Twitter on Thursday released a new transparency report showing a steady rise in government requests for information from the globally popular one-to-many messaging service.
The number of requests for information from governments climbed 46 percent from the second half of last year to 2,058, according to Twitter.
The report, the fifth from Twitter to date, was viewable online and showed what portion of those requests were granted.
The San Francisco-based firm said it received requests for account information from a total of 54 countries, but that the bulk of the demands came from the United States.
The US accounted for 1,257 of the requests for information, and Japan a distant second with 192 requests, according to Twitter.
Twitter lamented that, despite talks with the US Department of Justice and the Federal Bureau of Investigation, it remained barred from providing insights regarding requests in the form of national security letters that must be kept secret due to the law.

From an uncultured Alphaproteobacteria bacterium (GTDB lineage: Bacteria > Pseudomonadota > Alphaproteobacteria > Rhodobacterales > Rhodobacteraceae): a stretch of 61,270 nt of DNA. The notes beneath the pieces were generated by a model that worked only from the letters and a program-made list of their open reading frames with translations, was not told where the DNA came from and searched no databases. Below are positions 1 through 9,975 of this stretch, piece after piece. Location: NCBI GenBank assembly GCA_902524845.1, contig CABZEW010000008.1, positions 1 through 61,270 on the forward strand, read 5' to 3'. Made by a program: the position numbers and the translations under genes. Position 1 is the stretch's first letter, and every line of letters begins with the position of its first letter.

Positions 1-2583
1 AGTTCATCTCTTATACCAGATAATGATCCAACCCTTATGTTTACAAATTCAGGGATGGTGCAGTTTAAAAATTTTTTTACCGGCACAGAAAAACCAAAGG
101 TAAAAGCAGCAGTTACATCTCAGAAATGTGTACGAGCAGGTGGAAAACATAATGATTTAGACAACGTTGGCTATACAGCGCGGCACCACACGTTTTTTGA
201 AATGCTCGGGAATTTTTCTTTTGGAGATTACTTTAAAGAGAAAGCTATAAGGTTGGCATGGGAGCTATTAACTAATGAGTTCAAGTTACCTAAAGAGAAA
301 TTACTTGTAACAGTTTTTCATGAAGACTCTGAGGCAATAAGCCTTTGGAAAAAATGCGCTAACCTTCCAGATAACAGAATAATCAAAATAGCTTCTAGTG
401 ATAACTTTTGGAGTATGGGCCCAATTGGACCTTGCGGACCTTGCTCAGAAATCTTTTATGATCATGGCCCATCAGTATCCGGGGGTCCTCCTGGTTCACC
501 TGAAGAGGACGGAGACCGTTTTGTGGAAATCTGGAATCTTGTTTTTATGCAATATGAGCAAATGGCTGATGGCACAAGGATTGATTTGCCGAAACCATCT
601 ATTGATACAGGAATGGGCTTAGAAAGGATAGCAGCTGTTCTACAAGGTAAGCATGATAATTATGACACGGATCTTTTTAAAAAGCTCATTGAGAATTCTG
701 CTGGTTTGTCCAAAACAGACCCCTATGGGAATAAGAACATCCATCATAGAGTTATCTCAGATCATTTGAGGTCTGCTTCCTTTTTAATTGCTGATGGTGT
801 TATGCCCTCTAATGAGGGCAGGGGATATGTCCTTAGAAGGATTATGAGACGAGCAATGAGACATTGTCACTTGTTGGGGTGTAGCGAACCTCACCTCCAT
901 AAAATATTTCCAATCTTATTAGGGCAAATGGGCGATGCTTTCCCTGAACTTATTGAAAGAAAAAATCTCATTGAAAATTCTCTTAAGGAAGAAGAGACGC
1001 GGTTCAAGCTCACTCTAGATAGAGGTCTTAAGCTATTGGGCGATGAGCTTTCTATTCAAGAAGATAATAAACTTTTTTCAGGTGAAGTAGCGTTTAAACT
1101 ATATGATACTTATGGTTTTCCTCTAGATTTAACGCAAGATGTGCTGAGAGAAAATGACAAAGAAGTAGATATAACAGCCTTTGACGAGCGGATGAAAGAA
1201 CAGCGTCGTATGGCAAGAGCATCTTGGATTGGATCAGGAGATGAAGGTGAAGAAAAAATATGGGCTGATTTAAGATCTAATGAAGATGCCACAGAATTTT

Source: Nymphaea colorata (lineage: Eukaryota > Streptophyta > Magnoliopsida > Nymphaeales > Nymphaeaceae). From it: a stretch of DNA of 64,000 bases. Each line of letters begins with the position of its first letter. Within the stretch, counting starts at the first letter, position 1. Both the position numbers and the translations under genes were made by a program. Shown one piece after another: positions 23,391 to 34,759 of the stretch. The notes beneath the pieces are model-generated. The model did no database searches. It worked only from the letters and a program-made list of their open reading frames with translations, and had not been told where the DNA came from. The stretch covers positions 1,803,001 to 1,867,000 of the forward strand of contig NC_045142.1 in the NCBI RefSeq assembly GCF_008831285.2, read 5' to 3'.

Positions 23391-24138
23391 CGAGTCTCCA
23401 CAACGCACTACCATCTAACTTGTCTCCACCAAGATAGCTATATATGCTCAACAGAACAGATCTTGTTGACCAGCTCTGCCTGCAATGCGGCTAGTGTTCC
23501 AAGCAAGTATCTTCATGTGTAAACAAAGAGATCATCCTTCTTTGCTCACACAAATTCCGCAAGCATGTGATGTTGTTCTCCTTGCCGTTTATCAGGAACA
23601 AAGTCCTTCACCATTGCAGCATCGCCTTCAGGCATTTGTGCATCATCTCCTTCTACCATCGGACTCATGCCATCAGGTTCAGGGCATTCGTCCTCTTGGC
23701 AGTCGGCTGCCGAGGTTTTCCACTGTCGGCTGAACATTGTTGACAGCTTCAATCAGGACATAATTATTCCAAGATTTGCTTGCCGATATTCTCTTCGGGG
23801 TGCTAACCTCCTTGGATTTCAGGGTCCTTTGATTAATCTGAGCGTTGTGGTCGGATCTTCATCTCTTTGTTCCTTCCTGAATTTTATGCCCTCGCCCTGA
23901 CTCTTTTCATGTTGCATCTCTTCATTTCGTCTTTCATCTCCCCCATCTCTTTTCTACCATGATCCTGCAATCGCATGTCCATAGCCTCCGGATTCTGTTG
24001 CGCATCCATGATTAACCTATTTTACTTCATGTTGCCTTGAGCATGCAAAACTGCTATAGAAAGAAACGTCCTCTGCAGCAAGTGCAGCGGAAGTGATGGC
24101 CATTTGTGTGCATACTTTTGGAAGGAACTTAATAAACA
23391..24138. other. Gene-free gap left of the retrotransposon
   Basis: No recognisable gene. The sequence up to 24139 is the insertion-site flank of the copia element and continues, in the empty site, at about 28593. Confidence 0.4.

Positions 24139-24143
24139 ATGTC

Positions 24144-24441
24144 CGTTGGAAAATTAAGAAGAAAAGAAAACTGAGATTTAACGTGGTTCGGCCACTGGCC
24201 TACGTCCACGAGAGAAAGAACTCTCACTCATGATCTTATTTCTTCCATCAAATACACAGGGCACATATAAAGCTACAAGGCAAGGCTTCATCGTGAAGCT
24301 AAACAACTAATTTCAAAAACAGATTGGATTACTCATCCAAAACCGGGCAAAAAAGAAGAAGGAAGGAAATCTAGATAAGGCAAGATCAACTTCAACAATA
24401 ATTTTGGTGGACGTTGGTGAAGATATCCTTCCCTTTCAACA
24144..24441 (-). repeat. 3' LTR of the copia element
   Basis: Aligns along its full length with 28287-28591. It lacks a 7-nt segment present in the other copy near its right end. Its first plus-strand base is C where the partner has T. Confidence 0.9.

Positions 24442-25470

"We are weighing our legal options to provide more transparency to our users," Twitter said in the report.
"National security requests aside, our new report shows a steady increase in global requests for account information, content removal, and copyright takedowns."
Twitter received 432 requests from governments for 'tweets' to be removed for reasons such as defamatory comments, and another 9,199 notices for posts to be taken down on copyright grounds.